Pro-British tributes as UK MEPs sit for last time

‘Europe is not about where you come from; it’s about where you want to go’ - Spanish MEP Esteban González Pons.

17 January 2020
By Oliver Rowland

MEPs gave messages of tribute to Britain and the British as the UK’s MEPs sat for the last-ever plenary session in Strasbourg this week.

In a week in which the MEPs also passed, 610 to 29 (68 absentions), a resolution supporting rights of the British in the EU and EU citizens in Britain, including a call for continuing free movement for Britons, several MEPs gave passionate pro-British speeches.

They included German Green MEP Terry Reintke who is planning to set up a ‘British friendship group’ in the parliament.

It comes as the British MEPs are clearing out their Strasbourg offices for the last time.

In her speech, which she said would probably be the hardest to make of her career, Ms Reintke paid tribute in particular, to pro-EU movements in the UK, such as those who marched calling for the Brexit deal to be put back to the people in a final referendum.

She said: “I ran to be an MEP to fight for more rights for citizens in the European Union. And now millions of European citizens are going to lose rights.”

However said she would end with two positive messages, firstly to say many MEPs would continue working “tirelessly” to keep defending rights of EU citizens in the UK.

“The second one goes out to all the people in the UK who are heartbroken right now. And I know that even with this movement that is unique in European history, it has not been possible to put this decision back to the people.

“But these demonstrations and all the signs and all the tweets and all your votes there were not in vain. You built something absolutely beautiful over the past years and this is the largest pro-European citizens’ movement that we have seen, and we will build on that.

"And trust me, one day I will see British MEPs being re-elected to this Chamber.”

Centre-right Spanish MEP Esteban González Pons said: “British people must know that despite Brexit, despite all the things that happened during these last four years, they will always be welcome in the EU because Europe is not about where you come from; it’s about where you want to go. Countries can be separated; families cannot.

“Today, there is more than one million Britons living in other EU countries – lots of them in my own country, in Spain. I want to address them directly today.

"Many of you have built your lives here, in Europe. Many of you have married here. Some of you have children that were born here. We are neighbours. Most of all we are friends. We are relatives. There is something that we cannot and will not forget.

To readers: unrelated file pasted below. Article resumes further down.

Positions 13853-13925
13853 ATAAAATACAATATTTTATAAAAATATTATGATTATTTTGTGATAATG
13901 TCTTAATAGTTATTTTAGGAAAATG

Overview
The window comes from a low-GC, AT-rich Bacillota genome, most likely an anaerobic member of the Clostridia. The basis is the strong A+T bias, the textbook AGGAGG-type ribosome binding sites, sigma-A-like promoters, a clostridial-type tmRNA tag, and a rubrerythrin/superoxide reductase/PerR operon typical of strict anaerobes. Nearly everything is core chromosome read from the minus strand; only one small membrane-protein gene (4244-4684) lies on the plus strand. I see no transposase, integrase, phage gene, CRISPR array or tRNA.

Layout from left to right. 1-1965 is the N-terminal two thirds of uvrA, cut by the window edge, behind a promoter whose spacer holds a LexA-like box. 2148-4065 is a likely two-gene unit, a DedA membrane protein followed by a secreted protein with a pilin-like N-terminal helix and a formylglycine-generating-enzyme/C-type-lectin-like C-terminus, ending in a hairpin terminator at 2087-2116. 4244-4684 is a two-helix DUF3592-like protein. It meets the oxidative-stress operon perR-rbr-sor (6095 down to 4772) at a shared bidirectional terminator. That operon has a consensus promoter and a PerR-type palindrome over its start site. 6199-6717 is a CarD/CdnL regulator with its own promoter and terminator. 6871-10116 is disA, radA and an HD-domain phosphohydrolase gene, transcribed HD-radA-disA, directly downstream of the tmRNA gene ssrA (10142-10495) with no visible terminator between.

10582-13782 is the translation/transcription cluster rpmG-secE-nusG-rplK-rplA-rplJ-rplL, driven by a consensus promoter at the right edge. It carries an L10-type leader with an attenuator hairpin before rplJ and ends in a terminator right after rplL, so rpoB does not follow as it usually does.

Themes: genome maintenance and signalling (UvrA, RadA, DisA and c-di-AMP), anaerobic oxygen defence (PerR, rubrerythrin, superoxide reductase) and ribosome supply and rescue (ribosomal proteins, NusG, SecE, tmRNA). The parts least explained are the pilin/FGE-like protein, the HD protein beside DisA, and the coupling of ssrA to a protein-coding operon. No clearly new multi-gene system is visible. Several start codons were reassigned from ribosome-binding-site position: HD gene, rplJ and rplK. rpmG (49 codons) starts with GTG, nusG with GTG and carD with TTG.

“That is why I want to tell you: no matter what happens after January 31, you will always belong to Europe, and as long as it’s your wish to stay with us, the EU will always be your home.

“So from the bottom of my heart, I won’t say goodbye, I won’t say see you soon, I’ll only say: stay with us, the EU is your home.”

In a clash with Brexit Party MEP Ann Widdecombe who welcomed the end of free movement, Dutch MEP Sophie in ‘t Veld, who set up an MEP taskforce on citizens’ rights, noted that it was “only because of your electoral system that Johnson has a majority of seats in your parliament” and “the majority of British people did not vote for a Brexit [supporting] party”.

She also voiced concerns about whether the arrangements for citizens’ rights would prove adequate, adding “No government has the right to just remove citizens’ rights or to retroactively impose new requirements, because citizenship is a right. It is not a privilege that can be removed at a whim, at the simple stroke of a pen. So we’ll stand up for all five million EU citizens [referring to EU citizens who live abroad in the UK and UK citizens living in the EU].”

In order for the UK to leave with the Brexit Withdrawal Agreement, the MEPs will be asked to give a final ratification vote at the end of the month.

The British MEPs will sit in a final session in Brussels on January 29-30 and it is expected that there will be some form of ‘farewell ceremony’ on January 29 and a formal taking down of the UK flag from the parliament building there on the 31st.

It will then be moved to the House of European History museum.

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